Lenda de Barlaão e Josafate

Number

pt.010

Title

Lenda de Barlaão e Josafate

A Lenda dos Santos Barlaão e Josafate

Livro de Barlaão e Josafate

Barlaão e Josafat

História de Barlaão e Josafá

Vida de S. Barlaão e S. Josafá

Original Latin source

Liber de gestis Barlaam et Iosaphat seruorum Dei (lt.010)

Textual localization  

It belongs to a manuscript with about twenty different texts entitled Colecção Mystica de Fr. Hylario da Lourinhãa, Monge Cisterciense de Alcobaça, o qual transcreveo o seguinte no idioma Portuguez (Códice Alcobacense 266, ALC. 462).

Language

Old Portuguese

Translator

 

At the beginning of the Códice Alcobacense 266 it is stated that the translator of the texts  was Frei Hilário (of which almost nothing is known, except that he came from Lourinhã and was a monk at the Monastery of Alcobaça - Castro et alii, 1982-83: 5), but this information does not seem reliable.  In fact, although paleographically the manuscript is dated to the fifteenth century, some of its texts have an older language and there are signs of at least three different scribes. According to Castro et alii (1982/83: 6), it is possible that the three have worked in the scriptorium of Alcobaça during the time D. Estêvão de Aguiar was the abbot of the Monastery (between 1431 and 1446) and that Frei Hilário had the responsibility to compile the texts and copy or translate some. As this specific text is a copy of a previous translation, it has been copied and not translated into this manuscript.

Translation’s contextualization  

The Códice Alcobacense 266, a manuscript from the fifteenth century, is a collection of lives of saints known by its eighteenth century title: Colecção Mystica de Fr. Hylario da Lourinhãa, Monge Cisterciense de Alcobaça, o qual transcreveo o seguinte no idioma Portuguez.


Regarding the story of Barlaam and Josaphat, the Portuguese text is not a full translation of the Latin text. Thus, according to Soares (1993: 665), there is no certainty about whether this translation was based on the existing Latin text in Alcobaça (there are visible content differences).

Date

The dating of the Códice Alcobacense 266 is controversial, because there are significant differences in terms of the dates for which the researchers point out. Recent studies indicate that the dating of the codex is between 1431 and 1446. This does not mean, however, that this specific text has been produced at that time, although some researchers argue that the codex was the result of a unitary project and that, therefore, all texts were produced on the same period (see Sobral 1993: 673).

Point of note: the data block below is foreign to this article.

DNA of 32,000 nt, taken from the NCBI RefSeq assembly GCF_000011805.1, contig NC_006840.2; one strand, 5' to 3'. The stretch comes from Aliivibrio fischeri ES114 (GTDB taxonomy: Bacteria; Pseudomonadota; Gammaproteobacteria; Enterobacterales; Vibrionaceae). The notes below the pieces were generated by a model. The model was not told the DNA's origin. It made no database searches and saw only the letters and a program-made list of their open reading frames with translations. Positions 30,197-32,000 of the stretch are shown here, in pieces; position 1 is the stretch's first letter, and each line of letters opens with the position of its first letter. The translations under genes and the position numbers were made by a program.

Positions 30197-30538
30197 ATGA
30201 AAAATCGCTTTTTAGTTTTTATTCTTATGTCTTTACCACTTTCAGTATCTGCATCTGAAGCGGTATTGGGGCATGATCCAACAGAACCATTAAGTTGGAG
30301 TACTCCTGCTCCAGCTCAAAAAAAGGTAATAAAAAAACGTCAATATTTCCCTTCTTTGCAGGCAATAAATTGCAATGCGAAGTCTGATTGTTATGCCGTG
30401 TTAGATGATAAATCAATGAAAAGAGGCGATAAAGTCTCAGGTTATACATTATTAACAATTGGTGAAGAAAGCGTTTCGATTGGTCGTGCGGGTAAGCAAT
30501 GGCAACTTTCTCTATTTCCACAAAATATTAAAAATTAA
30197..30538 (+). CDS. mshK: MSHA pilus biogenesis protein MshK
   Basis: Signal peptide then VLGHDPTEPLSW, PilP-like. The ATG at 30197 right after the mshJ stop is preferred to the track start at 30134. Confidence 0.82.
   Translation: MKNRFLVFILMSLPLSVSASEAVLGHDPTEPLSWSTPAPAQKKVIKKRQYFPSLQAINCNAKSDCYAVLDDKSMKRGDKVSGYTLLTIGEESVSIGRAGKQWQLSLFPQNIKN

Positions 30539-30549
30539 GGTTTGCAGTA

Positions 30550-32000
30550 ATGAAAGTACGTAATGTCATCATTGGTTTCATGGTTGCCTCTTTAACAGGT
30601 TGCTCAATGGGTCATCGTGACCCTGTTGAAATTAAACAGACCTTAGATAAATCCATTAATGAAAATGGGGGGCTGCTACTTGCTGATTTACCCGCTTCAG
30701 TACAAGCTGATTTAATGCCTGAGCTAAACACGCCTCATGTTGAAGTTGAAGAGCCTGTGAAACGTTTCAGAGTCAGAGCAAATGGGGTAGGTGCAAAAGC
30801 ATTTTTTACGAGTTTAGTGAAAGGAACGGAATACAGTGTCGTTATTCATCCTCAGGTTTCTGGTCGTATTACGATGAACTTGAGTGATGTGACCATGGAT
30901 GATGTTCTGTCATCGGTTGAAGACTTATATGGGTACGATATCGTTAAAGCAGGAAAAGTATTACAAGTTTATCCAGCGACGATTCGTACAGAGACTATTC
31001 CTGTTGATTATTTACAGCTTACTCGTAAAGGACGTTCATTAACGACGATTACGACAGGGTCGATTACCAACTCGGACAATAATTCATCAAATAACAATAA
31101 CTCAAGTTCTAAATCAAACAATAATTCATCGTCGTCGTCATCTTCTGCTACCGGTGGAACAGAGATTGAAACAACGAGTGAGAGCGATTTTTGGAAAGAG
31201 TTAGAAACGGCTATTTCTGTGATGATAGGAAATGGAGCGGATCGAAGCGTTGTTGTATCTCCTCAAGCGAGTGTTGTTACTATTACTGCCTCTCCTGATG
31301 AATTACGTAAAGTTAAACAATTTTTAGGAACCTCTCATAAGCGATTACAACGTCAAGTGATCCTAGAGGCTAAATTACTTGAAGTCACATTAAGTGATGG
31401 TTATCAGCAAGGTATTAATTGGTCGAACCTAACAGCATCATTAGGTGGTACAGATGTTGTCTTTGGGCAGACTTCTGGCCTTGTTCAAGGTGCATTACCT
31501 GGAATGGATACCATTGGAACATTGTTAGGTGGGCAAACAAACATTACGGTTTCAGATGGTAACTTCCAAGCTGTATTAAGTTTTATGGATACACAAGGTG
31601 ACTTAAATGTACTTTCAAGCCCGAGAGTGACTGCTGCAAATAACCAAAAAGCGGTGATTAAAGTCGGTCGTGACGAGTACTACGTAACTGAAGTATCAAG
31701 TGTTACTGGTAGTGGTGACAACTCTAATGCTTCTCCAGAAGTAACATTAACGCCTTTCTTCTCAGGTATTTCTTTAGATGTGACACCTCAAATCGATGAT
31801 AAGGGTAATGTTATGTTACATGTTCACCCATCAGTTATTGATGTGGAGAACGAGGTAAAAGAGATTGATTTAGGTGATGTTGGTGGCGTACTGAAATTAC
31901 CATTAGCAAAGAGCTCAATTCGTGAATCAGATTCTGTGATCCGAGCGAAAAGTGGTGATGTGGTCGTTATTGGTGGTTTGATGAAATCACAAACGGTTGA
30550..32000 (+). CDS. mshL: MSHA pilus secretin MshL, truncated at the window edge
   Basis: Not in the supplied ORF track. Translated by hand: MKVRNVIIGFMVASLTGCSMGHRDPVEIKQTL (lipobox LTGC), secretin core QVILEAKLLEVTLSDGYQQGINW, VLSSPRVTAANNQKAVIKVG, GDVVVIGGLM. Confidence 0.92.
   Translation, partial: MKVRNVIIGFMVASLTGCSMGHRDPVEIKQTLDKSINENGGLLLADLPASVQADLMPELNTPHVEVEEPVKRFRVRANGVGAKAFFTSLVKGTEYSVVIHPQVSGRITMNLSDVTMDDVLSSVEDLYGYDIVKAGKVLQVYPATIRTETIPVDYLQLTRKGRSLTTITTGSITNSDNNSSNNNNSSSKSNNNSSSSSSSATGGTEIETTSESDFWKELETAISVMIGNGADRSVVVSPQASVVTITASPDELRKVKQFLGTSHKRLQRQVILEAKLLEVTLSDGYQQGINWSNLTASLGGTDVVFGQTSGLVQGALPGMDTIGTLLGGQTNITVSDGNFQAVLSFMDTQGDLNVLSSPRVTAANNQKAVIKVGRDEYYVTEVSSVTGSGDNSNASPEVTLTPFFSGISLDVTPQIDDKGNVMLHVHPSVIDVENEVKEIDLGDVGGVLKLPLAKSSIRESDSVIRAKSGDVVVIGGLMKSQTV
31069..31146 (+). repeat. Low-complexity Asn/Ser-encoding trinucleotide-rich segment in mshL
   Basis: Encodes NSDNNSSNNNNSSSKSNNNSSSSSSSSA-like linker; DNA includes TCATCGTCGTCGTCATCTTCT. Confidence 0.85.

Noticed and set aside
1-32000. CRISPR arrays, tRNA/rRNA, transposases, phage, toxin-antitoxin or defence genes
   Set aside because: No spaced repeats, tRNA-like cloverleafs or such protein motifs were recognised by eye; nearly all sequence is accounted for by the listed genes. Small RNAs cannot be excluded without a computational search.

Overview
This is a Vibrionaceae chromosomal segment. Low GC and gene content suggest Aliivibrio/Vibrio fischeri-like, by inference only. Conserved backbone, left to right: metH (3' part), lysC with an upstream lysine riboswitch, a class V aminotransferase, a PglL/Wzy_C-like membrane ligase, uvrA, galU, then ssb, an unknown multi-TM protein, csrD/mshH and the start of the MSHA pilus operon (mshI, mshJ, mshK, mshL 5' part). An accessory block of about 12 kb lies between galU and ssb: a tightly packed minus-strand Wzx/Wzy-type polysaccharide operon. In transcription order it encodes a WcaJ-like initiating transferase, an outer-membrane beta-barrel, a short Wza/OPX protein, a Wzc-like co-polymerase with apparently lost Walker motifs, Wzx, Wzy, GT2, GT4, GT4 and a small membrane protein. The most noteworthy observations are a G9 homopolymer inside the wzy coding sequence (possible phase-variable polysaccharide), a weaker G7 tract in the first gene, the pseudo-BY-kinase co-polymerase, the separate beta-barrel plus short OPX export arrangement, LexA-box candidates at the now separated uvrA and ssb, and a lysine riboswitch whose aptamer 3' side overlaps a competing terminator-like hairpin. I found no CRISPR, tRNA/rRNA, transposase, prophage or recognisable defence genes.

Regarding the story of Barlaam and Josaphat, there are differing opinions on the dating of the text, although it is likely it was translated by the end of the fourteenth century or the beginning of the fifteenth century (Vilches Fernández, 2010: 931; Abraham,1938: 7; Pupo-Walker, 1987: IX).

Place  

The text has been translated/copied probably in the scriptorium of the Monastery of Alcobaça, where the codex was made.

Changes to the original work

 

Hagiographic text about  the story of Prince Josaphat who travelled around the world after being able to free himself from the stiff protection of his father (king Avenir). Along the way, however, he is confronted with disease, old age and death and is helped by Barlaam, a hermit monk sent by Jesus Christ, who teaches him the fundamentals of Christian doctrine. Thus, he becomes a Christian.

The Portuguese version is not a full translation of the Latin text, since there are several omissions. There are no known textual interferences from other texts.

List of manuscript witness

 

There is one witness of the text, in the National Library of Portugal, inserted between folios 1r and 42r of the manuscript with the reference ALC. 462 that comes from the Monastery of Alcobaça (Códice Alcobacense 266). There is a microfilm of the manuscript at the Torre do Tombo (Mf 185), its previous owner.

List of old editions

There are two old editions in Portugal: one, printed in 1513, is connected with the Portuguese translation of Flos sanctorum, a simplified version of the Legenda Aurea of Jacopo de Voragine (see Notes); another, printed in 1567 by António Maris in Braga, is linked to Frei Diogo do Rosário – possible author or the translation copyist – which, at the behest of Frei Bartolomeu dos Mártires, presented a translation of a twelfth century text attributed to St. John Damascene (História das Vidas e Feitos Heróicos e Obras Insignes dos Santos). This text is from 1550 and it faithfully translates the Latin manuscripts of Alcobaça and Santa Cruz (Vilches Fernández, 2010: 930; Smith 1993: 665).

Witnesses’ contextualization 

The manuscript Portuguese version of Barlaam and Josaphat Legend is not a full translation of the Latin text that existed in Alcobaça, as Pupo-Walker notes (1987: VI): the translator limited himself only to the life of Josaphat, excluding everything else. Thus, according to Soares (1993: 665), there is no certainty if this translation was based on that existing Latin text. In fact, some researchers think that this witness is not a translation but a copy descending from the Latin Vulgate (Vilches Fernández, 2010: 931).